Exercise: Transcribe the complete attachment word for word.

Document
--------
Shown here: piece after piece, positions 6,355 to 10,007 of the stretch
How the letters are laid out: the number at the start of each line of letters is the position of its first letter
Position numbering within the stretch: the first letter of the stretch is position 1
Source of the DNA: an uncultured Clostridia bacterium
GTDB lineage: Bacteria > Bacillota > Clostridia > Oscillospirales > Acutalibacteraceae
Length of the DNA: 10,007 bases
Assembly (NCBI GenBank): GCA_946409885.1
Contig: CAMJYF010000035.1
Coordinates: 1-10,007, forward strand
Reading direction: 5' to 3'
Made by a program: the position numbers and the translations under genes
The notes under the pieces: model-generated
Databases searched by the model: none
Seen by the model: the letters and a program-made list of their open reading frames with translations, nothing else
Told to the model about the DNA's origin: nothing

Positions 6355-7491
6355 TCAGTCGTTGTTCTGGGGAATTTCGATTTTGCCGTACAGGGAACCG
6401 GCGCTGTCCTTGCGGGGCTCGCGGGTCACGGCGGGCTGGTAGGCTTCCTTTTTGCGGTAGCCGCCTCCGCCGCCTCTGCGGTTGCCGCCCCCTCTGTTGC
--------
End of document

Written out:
Shown here: piece after piece, positions 6,355 to 10,007 of the stretch
How the letters are laid out: the number at the start of each line of letters is the position of its first letter
Position numbering within the stretch: the first letter of the stretch is position 1
Source of the DNA: an uncultured Clostridia bacterium
GTDB lineage: Bacteria > Bacillota > Clostridia > Oscillospirales > Acutalibacteraceae
Length of the DNA: 10,007 bases
Assembly (NCBI GenBank): GCA_946409885.1
Contig: CAMJYF010000035.1
Coordinates: 1-10,007, forward strand
Reading direction: 5' to 3'
Made by a program: the position numbers and the translations under genes
The notes under the pieces: model-generated
Databases searched by the model: none
Seen by the model: the letters and a program-made list of their open reading frames with translations, nothing else
Told to the model about the DNA's origin: nothing

Positions 6355-7491
6355 TCAGTCGTTGTTCTGGGGAATTTCGATTTTGCCGTACAGGGAACCG
6401 GCGCTGTCCTTGCGGGGCTCGCGGGTCACGGCGGGCTGGTAGGCTTCCTTTTTGCGGTAGCCGCCTCCGCCGCCTCTGCGGTTGCCGCCCCCTCTGTTGC